Internet Explorer still growing as Windows 7 starts its decline

Internet Explorer logoIn the first month of 2013, Internet Explorer's desktop market share is continuing to slowly climb upwards, with Firefox consolidating its number two spot. There are signs that Windows 7 may have peaked as Windows 8 is slowly picking up users.

January was a good month for Microsoft's browser, up 0.37 points to 55.14 percent. Firefox also grew, up 0.12 points to 19.94 percent. Chrome fell, down 0.56 points to 17.48 percent. Safari was unchanged at 5.24 percent, and Opera was up a hair, gaining 0.04 points to reach 1.75 percent.

The improvement of Internet Explorer's position masks a story that's decidedly mixed for Microsoft. Windows 7 fell for the first time in January, dropping 0.63 points from a high of 45.11 percent to 44.48 percent. Windows 8's slow growth is continuing, up 0.54 points from 1.72 percent to 2.26 percent. There's also a small number of tablet users, with 0.08 percent on Windows 8 Touch and a minuscule 0.02 percent on Windows RT Touch.

Taken together, the growth by the Windows 8 family seems to be covering the losses Windows 7 has incurred, but that's surprisingly weak. With corporations still migrating from Windows XP to Windows 7—a process that should continue even in spite of Windows 8's release—one would expect Windows 7 and 8 to both be growing.

There are, however, signs that Windows 8 is catching on, at least in some audiences. Valve's latest hardware survey results are out, with Windows 8 up 1.83 points in January, to a total of 8.76 percent (overwhelmingly favoring the 64-bit version). The Valve hardware survey arguably represents the enthusiast segment of the market; virtually all hardcore gamers are using Steam (though Steam also has plenty of non-hardcore games), but it appears that at least that group is happy to make the switch.

Internet Explorer still growing as Windows 7 starts its decline

The news in mobile is more unambiguously improved for Microsoft. Unsurprisingly, Safari remains totally dominant, up 0.46 points to 61.02 percent. Android has a firm hold on second place, down 0.64 points to 21.46 percent. The surprise story is Internet Explorer; after languishing below 1 percent for years, it has posted relatively strong gains for the last couple of months, in January picking up 0.18 points for a total of 1.34 percent. Windows 8 may be struggling to win hearts and minds in the tablet space, but Windows Phone seems to have turned a corner.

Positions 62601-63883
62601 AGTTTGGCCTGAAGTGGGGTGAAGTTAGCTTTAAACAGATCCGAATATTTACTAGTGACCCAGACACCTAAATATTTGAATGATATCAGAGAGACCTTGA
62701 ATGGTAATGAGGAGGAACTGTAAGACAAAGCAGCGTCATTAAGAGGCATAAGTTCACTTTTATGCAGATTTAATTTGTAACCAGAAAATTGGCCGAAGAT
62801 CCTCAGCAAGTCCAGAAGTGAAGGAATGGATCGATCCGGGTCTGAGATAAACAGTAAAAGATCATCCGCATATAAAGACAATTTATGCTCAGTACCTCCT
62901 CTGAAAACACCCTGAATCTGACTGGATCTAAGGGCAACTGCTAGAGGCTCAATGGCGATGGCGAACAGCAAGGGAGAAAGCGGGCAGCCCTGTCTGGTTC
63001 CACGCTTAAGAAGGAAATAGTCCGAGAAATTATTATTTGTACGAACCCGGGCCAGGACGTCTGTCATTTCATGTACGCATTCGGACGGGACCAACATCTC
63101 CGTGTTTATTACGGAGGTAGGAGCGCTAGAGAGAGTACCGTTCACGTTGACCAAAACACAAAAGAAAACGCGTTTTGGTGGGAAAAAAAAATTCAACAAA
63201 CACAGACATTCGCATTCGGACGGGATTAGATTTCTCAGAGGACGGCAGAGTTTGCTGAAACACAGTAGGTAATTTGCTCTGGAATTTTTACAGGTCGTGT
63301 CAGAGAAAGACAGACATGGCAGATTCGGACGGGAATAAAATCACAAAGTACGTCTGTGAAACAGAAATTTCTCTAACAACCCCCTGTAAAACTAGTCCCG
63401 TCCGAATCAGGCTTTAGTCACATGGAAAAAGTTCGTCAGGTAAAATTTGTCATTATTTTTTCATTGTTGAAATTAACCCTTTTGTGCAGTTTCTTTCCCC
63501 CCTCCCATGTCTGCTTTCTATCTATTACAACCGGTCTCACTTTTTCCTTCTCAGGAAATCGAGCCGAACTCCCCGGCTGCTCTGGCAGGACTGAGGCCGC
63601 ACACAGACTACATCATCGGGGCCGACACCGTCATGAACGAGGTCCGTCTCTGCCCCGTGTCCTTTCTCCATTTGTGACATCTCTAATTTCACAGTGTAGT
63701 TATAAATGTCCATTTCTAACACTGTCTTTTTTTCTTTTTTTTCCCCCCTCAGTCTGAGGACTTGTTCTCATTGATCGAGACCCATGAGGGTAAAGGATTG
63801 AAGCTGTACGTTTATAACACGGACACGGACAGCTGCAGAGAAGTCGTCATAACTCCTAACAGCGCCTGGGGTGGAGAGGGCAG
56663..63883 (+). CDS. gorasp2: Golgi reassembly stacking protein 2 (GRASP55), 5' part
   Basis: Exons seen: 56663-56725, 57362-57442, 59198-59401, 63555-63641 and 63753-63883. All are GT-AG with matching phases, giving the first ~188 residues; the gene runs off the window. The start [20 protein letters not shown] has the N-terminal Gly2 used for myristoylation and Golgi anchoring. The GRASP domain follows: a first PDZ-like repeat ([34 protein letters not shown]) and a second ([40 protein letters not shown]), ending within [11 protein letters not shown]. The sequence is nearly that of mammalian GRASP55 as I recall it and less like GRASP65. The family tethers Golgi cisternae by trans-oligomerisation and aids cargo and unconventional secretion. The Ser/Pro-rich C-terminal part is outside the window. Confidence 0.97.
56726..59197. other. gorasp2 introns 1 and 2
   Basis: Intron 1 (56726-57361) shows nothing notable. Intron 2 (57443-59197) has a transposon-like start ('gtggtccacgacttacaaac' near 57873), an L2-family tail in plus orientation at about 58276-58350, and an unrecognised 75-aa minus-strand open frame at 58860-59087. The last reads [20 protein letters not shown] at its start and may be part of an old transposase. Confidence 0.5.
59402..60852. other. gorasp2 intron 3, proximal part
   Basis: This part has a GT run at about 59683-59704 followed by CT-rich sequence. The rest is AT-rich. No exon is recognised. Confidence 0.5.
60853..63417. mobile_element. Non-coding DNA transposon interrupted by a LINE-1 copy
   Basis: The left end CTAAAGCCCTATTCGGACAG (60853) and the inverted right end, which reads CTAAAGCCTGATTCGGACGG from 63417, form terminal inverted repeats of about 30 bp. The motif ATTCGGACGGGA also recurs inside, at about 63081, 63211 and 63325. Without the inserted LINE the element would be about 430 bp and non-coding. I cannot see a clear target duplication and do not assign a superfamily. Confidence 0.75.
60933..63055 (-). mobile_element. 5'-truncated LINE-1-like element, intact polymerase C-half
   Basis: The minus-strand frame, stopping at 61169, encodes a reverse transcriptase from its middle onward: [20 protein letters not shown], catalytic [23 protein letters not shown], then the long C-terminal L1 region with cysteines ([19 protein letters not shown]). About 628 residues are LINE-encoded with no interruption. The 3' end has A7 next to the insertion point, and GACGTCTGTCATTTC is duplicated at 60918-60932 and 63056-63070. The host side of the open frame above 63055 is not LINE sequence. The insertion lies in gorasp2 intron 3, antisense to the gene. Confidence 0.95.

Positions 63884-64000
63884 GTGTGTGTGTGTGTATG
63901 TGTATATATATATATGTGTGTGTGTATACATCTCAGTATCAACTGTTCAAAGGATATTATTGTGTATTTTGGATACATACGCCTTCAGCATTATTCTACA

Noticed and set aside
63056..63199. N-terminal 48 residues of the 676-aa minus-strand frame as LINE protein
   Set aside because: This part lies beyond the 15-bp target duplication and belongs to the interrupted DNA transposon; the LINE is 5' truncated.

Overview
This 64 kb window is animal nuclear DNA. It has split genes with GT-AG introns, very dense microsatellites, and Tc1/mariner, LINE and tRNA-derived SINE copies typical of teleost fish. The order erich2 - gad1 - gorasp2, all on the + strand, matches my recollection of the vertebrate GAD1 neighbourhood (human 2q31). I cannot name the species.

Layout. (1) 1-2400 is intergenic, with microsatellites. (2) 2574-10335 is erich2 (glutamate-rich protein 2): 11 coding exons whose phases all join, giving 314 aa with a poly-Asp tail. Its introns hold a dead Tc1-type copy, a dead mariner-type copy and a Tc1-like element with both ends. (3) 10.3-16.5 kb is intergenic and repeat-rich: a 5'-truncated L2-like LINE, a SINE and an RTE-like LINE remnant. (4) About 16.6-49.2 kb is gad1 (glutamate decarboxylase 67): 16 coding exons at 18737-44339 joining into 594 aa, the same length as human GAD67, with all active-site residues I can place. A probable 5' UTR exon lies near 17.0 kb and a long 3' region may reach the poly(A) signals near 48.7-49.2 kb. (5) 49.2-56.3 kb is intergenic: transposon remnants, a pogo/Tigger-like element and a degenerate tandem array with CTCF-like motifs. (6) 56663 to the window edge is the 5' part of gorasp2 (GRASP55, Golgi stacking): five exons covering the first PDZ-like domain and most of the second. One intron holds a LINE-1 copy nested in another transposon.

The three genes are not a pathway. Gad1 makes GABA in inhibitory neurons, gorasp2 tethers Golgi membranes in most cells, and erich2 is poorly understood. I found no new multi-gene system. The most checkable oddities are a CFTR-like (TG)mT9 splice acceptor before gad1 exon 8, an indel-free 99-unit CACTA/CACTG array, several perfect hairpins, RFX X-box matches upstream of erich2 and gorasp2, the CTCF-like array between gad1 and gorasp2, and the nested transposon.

The Chrome and Firefox automatic updaters remain as solid as ever. Over the last year a familiar pattern has emerged: while almost everyone is updated by Chrome's installer, each new version of Firefox is leaving some users behind, and those users are sticking with their old browser versions for a prolonged period. It's not clear why this is the case; although the Firefox updater was initially problematic, nowadays it's pretty solid and effective. The users of the very old versions are susceptible to all manner of security flaws; it is perhaps only their relative obscurity keeping them safe.

Just as January saw Windows 7's first decline, so too did it see Internet Explorer 9's first decline. Similarly, just as the Windows 8 gains offset the Windows 7 losses, the Internet Explorer 10 gains are offsetting the Internet Explorer 9 losses. Internet Explorer 10 usage is still less than half of the level of Windows 8 usage, however, indicating that a majority of Windows 8 users simply aren't interested in Redmond's browser. The release of Internet Explorer 10 for Windows 7 isn't too far off; this should see greater uptake of Microsoft's latest and greatest browser.

Source: Ars Technica

Tags: browsers, Chrome, Firefox, Internet Explorer, Opera, Safari

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